When to be Progressive

Monday, January 26, AD 2009

Being a contarian sort of creature, I’ve been wanting for some time to write a post on why the progressive instinct is sometimes the right one. I’m quite certain that neither conservatism nor progressivism, properly understood, is the only possible view for the moral and reasonable citizen — and yet I find myself impeded in this by being in fact a very temperamentally conservative person.

First off, I’d like to suggest that as most precisely used “conservative” and “progressive” (I’m avoiding the term “liberal” here because it strikes me as having an even more confusing and increasingly imprecise meaning) are very relative terms. The progressive seeks to change current social structures, attitudes and political institutions in order to make them better. He seeks to progress. Conservative seeks to preserve existing structures and institutions, and when he accedes to change he urges that it be done slowly in order to avoid the disruption which rapid change often results in.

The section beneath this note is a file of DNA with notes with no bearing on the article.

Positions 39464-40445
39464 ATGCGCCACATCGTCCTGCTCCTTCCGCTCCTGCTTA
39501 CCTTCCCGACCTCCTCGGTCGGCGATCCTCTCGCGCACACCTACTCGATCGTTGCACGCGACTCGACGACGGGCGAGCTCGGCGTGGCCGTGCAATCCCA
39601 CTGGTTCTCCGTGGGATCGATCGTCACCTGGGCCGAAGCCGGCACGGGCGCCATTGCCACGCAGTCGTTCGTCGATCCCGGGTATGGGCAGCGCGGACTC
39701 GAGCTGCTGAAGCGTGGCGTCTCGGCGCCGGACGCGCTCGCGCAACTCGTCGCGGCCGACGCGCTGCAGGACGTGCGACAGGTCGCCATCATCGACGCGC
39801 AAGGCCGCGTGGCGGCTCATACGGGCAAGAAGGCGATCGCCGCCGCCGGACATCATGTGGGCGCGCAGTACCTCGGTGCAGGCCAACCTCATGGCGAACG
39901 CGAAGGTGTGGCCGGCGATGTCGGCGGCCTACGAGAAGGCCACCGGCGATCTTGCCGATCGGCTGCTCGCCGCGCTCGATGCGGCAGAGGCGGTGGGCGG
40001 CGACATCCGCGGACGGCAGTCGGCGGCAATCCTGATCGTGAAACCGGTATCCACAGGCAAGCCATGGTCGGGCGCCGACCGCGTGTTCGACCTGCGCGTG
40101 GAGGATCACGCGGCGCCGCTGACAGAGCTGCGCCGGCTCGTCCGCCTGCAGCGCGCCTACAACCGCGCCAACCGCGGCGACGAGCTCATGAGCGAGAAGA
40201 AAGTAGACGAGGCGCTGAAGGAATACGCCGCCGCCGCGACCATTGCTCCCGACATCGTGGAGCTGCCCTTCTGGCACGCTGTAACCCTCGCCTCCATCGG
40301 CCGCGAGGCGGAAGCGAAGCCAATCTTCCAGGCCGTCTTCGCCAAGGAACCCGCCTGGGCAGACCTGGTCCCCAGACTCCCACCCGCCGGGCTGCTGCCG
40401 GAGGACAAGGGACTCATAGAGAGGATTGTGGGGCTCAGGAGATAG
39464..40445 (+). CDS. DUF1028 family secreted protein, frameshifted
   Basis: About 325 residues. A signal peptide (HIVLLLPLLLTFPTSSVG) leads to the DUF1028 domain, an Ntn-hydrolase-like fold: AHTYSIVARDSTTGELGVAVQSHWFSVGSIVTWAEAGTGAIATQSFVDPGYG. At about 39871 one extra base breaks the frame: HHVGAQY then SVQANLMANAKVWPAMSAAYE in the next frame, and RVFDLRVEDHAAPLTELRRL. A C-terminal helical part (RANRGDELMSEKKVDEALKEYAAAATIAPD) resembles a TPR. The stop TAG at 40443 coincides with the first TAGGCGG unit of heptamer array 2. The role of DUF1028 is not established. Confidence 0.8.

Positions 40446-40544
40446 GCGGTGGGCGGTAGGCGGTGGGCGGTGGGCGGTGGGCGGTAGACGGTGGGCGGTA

I would argue that there are some times when we should follow the progressive instinct, others when we should clearly follow the conservative one, and many in which it is a matter of debate which should be followed.

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51 Responses to When to be Progressive

  • “A society without the means to change itself is without means of its own preservation.” – Edmund Burke

  • Chesterton has m any essays on being progressive; he is generally critical. And the reason foe that is the failure to define [even more or less] what is meant by being “progressive”. A brake-less car running downhill is progressing at greater and greater speed.

    The good of progress can lie only in progressing to a particular goal.